Critics Hail Dana's Bytes As "Restaurant of the Future", But Protesters Mar Grand Openng

Inside the gates of Lambert Ridge Winery in Healdsburg this weekend, the lucky 25 people who finagled their way to the grand opening of Dana's Bytes - the most anticipated new American restaurant of 2015 - were marveling at its delicious food, its conviviality and its innovative concept that does not employ servers, sommeliers, busers, or even dishwashers. 

Outside however, more than 200 servers, soms, busers and dishwashers were staging a loud - and at times even vitriolic protest - fearing the new restaurant of Boulevard's chef de cuisine Dana Younkin would so revolutionize the restaurant industry they would soon be standing not on the kitchen firing line, but rather in the unemployment line. 

As patrons filed in, dozens of dishwashers loudly chanted  "You've got a date with an unclean plate" and scores more servers yelled  "Dana's bytes will not delight"  Sonoma County Sheriff's were on hand to keep the peace, but six protesters were arrested on disorderly conduct and failure to disperse charges.

"They have wiped out the entire front of the house," said Alysabeth Alexander, vice president of politics for SEIU 1021, a service employees union local for San Francisco. "Maybe it's good thing. They will see how much service employees will be missed."

But, no one seemed to be missing the front of the house at Dana Bytes. In fact, the mood on the sloping yard inside the winery could not have been more celebratory. Fortunate diners simply approached chef Dana as she was cutting a prime rib of Thompson River Ranch beef, sliced off a gloriously marbled piece and - while still on the knife - handed it to the nearly salivating crowd

Diners, glasses of wine in hand, mingled about like they were at a terrific house party rather than a restaurant, stopping by the outdoor kitchen island where Younkin, assisted by Nancy Oakes and Nancy Silverton, handed out the superb beef as well as Maine lobster claws and lamb chops cut from a rack, all finished off in two wood burning ovens behind them.

Platters of morels, asparagus and "day-dug" potatoes were laid out on the kitchen island.

Nancy Silverton, who provided to mozzarella-based  appetizers for the opening,   said this is the way she's been eating for years.

"I love this way to eat. standing up in a kitchen or before a outdoor grill, giving out bites to friends," said Silverton. "I'm glad somebody is finally taking it to the public. I am going to open a similar place in the Green Meadows area of Los Angeles. "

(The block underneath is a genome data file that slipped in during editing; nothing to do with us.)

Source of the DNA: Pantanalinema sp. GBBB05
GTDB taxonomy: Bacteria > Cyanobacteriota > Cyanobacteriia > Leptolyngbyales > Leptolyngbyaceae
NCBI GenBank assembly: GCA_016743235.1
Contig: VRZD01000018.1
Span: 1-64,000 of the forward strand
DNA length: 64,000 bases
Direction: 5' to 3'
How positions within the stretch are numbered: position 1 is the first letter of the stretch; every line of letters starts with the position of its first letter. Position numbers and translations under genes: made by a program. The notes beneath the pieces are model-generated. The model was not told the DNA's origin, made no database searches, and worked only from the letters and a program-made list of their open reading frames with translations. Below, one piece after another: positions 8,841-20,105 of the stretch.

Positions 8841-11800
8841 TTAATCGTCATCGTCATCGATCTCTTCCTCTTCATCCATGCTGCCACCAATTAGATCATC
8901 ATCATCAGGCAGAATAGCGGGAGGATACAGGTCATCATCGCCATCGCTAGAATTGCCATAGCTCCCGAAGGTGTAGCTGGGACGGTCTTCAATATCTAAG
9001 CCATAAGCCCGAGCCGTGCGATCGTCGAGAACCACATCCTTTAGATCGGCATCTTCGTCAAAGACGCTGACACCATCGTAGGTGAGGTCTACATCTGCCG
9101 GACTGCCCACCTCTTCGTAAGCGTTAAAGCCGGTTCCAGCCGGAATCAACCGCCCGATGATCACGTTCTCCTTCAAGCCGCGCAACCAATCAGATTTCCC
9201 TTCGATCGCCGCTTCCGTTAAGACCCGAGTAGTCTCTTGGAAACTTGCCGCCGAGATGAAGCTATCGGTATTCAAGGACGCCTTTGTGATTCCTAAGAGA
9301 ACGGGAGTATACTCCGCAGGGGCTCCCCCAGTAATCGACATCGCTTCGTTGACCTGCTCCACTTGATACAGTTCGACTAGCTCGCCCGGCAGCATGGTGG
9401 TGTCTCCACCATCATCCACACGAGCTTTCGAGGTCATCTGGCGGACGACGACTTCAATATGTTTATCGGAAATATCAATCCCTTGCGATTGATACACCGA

With San Francisco's minimum wage set at $12.25 an hour and set to go $15 per hour on July 1,  2018, many restaurants analyze predicted more restaurant would be going to the Dana's Bytes format which has already come to be known as "Goin' Younkin"

"I think at my next restaurant I might be Goin' Younkin," said Dominique Crenn, of San Francisco revered Atelier Crenn. "I think at certain restaurants there will always be a need for the front of the house, But, at others, like at Dana's Bytes, they may not. We are constantly hearing about farm-to-table. Why not from the chef's hand-to-the-diner's mouth?"

Jessica Sweedler, chief development officer of Meals on Wheels of San Francisco who was at the opening of Dana's Bytes, said she was considering ways to implement the Goin' Younkin format into the organizations fight against the neglect and malnutrition of seniors.

"I can envision chefs all over town knocking on doors and handing delicious - and nutritional  - bites to our seniors," said Sweedler as she stuffed morels and peas into her mouth. "Who needs dirty dishes?"

Technically Dana's Bytes did employee one front of the house worker, Richard Crocker, chief of staff at Boulevard where he oversees 500 employees. Crocker was seen running about, picking up wine glass, refiling them, piling up dirty plates and rushing them off to a small cleaning station inside  the winery.  By the end of the evening, the haggard-looking Crocker was seated off alone in the now-empty yard drinking a Negroni,   "I'd tell someone to get me another drink," Crocker said, "But, there's not a god damn server in sight." 

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